“The team that creates more of a vision and is most convincing, is the team that wins,” Assistant Professor of Political Science Pat Cottrell said during the first debate of a Student Debate Series on April 7.
The debate was held in the Pioneer Reading Room and is a public showcase of Cottrell’s students’ two-week preparation on the topic: Should the United States contain the China threat?
The event, sponsored by the Department of Political Science, is a four-person debate covering a topic of interest chosen by students in Cottrell’s U.S. Foreign Policy and Debate course and has been held every two years since spring of 2008.
Cottrell said he specifically capped the class at 12 people so that each student would have ample time to complete two small debates and a large presentation as a curriculum requirement.
The debaters were divided into two teams, junior Clia Zwilling and senior Phil Rice for the affirmative and sophomores Leanne McCallum and Chris Forrer represented the opposition. Each team was given a chance to present its ideas, followed by a brief cross-examination and a final rebuttal. Before the event began, Cottrell encouraged the audience to briefly write their personal biases toward the topic for comparison at the end in order to signify the team with the highest level of persuasion.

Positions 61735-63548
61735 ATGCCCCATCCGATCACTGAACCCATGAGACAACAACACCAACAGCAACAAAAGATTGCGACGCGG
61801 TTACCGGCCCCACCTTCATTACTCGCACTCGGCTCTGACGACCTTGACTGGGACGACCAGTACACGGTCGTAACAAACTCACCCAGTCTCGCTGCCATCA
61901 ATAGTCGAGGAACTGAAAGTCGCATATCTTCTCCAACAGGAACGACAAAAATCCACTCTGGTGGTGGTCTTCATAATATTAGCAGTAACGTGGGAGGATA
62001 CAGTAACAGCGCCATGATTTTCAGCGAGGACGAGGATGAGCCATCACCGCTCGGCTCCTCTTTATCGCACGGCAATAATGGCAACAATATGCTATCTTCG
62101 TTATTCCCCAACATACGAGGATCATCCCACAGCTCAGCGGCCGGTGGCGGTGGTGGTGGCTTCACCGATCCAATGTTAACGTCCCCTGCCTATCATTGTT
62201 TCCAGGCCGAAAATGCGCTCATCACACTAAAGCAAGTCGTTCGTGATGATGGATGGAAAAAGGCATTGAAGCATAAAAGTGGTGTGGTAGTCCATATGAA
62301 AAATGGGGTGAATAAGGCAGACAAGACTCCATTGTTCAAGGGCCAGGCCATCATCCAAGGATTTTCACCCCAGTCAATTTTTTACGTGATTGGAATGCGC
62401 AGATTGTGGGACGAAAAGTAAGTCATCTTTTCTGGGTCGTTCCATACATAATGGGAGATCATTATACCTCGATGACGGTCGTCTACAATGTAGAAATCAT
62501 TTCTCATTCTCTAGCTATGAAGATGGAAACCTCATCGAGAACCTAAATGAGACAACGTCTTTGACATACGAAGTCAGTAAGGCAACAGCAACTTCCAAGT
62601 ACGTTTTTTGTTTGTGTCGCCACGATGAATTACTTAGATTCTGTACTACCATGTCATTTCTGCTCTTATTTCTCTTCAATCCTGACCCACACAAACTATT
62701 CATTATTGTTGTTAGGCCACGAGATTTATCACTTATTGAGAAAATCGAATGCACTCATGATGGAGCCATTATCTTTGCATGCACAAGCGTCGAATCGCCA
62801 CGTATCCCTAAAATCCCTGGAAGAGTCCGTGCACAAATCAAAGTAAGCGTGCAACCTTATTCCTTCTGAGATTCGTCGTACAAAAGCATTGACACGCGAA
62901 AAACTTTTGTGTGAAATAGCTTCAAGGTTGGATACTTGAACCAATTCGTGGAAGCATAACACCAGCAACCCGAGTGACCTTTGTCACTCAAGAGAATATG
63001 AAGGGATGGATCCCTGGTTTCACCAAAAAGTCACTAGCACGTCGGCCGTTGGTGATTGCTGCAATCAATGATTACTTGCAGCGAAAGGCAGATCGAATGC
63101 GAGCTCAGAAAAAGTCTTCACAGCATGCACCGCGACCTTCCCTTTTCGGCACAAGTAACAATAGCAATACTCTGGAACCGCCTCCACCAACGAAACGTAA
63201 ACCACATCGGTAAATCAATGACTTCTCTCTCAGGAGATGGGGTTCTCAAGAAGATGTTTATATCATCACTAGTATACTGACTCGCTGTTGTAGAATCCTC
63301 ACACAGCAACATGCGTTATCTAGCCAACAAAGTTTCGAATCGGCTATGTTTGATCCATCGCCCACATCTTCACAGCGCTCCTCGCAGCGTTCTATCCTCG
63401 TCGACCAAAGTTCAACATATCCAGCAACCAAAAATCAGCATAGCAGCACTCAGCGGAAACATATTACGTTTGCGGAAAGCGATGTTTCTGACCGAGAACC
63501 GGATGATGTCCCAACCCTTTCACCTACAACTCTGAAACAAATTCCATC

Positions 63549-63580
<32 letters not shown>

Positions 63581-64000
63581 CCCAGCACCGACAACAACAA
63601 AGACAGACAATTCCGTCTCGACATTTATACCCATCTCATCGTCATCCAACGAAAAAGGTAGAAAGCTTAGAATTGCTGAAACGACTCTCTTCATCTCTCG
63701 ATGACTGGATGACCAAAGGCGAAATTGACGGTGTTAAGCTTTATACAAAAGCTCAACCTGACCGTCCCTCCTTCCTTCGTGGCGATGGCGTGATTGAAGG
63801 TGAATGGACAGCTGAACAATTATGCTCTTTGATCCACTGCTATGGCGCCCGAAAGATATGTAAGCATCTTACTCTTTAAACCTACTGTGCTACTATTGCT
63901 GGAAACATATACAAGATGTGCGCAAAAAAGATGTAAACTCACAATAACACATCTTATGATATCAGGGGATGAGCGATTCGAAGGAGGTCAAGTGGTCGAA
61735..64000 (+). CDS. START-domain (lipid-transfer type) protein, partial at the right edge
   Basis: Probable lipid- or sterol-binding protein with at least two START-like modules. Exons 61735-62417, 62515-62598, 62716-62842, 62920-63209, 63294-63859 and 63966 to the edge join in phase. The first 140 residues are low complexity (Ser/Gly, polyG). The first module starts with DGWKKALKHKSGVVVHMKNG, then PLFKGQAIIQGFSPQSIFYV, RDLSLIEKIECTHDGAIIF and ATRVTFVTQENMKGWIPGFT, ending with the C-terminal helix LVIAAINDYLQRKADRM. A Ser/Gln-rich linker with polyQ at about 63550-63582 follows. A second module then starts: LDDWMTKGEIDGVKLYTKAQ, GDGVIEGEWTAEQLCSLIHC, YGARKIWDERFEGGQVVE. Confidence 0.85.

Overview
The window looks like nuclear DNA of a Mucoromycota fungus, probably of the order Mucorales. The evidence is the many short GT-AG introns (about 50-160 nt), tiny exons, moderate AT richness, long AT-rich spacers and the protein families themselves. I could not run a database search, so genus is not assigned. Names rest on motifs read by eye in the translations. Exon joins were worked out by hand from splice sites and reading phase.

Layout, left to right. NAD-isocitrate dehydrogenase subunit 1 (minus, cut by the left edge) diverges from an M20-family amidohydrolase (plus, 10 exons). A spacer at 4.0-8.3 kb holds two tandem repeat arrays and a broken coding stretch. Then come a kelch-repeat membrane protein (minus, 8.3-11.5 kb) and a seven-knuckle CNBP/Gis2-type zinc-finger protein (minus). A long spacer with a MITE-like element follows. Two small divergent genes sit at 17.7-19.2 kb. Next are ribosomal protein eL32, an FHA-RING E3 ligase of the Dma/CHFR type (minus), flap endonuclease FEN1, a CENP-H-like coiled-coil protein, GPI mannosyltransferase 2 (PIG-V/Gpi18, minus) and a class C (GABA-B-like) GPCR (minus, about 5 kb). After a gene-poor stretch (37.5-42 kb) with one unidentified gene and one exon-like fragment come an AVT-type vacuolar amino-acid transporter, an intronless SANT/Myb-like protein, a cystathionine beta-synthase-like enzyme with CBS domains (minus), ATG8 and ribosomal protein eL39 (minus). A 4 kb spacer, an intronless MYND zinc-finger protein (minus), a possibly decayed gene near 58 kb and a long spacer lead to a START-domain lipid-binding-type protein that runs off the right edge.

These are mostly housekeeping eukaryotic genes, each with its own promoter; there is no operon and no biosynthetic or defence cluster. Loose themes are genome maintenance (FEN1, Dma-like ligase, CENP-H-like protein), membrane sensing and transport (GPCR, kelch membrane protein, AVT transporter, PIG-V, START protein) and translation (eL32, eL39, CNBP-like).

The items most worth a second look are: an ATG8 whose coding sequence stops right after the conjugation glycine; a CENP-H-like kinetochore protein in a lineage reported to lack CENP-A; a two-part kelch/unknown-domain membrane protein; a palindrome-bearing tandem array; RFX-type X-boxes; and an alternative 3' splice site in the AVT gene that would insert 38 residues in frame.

Zwilling and Rice opened the debate, arguing that China wants to become a world power and is a threat to the United States as a result of its military force, economic strength and demonstrations in violating human rights.
In response, McCallum and Forrer stated that there is no need to contain China, as this would result in economic loss for the United States. The opposition also presented China as merely a “large shadow cast upon a wall,” when in reality the country stands as a small threat to the United States and is considered a developing country that receives monetary aid from other countries.
Following the final arguments, Cottrell gave audience members a chance to write down their opinions based upon the team’s proposals. The tallied responses revealed that the majority had voted in support of the opposition, that China should be engaged rather than contained.
The audience was also given an opportunity to ask the debaters questions.
McCallum responded to whether her personal opinions corresponded with the stance she defended during the debate.
“I was biased at first because of my mother’s company relying on several Chinese customers, but after going through the research, I realized that China really is a threat,” said McCallum.
Cottrell said he encourages his students to “check their personal views” and argue the opposition on any topic because it is challenging and causes the students to prepare diligently for the debate. He explained that when he participated in graduate school debates in Europe, after which the Student Debate Series is modeled, Cottrell wished that he had taken the opposition against his European competitors on the topic: Should the United States lead the world? He added that it would have made for a more entertaining event.
“The way to think on the fly [during a debate], is to know your stuff cold,” Cottrell said.
Felicia Weller/Copy editor
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